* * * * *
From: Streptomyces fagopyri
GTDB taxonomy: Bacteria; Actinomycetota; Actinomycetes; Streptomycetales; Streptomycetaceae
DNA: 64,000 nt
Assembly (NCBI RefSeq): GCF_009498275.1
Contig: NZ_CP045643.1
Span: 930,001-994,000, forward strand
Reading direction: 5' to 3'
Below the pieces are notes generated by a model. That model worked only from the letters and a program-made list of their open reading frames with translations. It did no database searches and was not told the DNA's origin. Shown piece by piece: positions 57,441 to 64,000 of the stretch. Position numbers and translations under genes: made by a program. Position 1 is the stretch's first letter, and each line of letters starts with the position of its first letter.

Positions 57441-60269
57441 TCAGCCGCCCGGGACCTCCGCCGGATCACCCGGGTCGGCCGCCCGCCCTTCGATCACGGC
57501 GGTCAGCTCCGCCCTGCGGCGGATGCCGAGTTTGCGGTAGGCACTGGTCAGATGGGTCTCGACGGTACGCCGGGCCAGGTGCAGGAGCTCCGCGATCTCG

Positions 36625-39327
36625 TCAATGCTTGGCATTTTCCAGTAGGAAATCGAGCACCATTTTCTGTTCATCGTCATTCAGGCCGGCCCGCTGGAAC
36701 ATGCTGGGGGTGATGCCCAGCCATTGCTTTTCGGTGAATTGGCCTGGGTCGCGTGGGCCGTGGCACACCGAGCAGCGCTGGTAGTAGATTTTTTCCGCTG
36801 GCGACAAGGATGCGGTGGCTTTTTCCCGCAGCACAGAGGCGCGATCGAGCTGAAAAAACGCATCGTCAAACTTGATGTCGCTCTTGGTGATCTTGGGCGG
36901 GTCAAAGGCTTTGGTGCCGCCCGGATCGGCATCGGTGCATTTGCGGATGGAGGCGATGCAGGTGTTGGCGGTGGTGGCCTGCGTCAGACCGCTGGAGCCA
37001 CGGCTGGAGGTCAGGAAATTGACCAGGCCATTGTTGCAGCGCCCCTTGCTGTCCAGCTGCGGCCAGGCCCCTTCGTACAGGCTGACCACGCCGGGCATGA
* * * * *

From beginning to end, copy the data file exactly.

From: Streptomyces fagopyri
GTDB taxonomy: Bacteria; Actinomycetota; Actinomycetes; Streptomycetales; Streptomycetaceae
DNA: 64,000 nt
Assembly (NCBI RefSeq): GCF_009498275.1
Contig: NZ_CP045643.1
Span: 930,001-994,000, forward strand
Reading direction: 5' to 3'
Below the pieces are notes generated by a model. That model worked only from the letters and a program-made list of their open reading frames with translations. It did no database searches and was not told the DNA's origin. Shown piece by piece: positions 57,441 to 64,000 of the stretch. Position numbers and translations under genes: made by a program. Position 1 is the stretch's first letter, and each line of letters starts with the position of its first letter.

Positions 57441-60269
57441 TCAGCCGCCCGGGACCTCCGCCGGATCACCCGGGTCGGCCGCCCGCCCTTCGATCACGGC
57501 GGTCAGCTCCGCCCTGCGGCGGATGCCGAGTTTGCGGTAGGCACTGGTCAGATGGGTCTCGACGGTACGCCGGGCCAGGTGCAGGAGCTCCGCGATCTCG

Positions 36625-39327
36625 TCAATGCTTGGCATTTTCCAGTAGGAAATCGAGCACCATTTTCTGTTCATCGTCATTCAGGCCGGCCCGCTGGAAC
36701 ATGCTGGGGGTGATGCCCAGCCATTGCTTTTCGGTGAATTGGCCTGGGTCGCGTGGGCCGTGGCACACCGAGCAGCGCTGGTAGTAGATTTTTTCCGCTG
36801 GCGACAAGGATGCGGTGGCTTTTTCCCGCAGCACAGAGGCGCGATCGAGCTGAAAAAACGCATCGTCAAACTTGATGTCGCTCTTGGTGATCTTGGGCGG
36901 GTCAAAGGCTTTGGTGCCGCCCGGATCGGCATCGGTGCATTTGCGGATGGAGGCGATGCAGGTGTTGGCGGTGGTGGCCTGCGTCAGACCGCTGGAGCCA
37001 CGGCTGGAGGTCAGGAAATTGACCAGGCCATTGTTGCAGCGCCCCTTGCTGTCCAGCTGCGGCCAGGCCCCTTCGTACAGGCTGACCACGCCGGGCATGA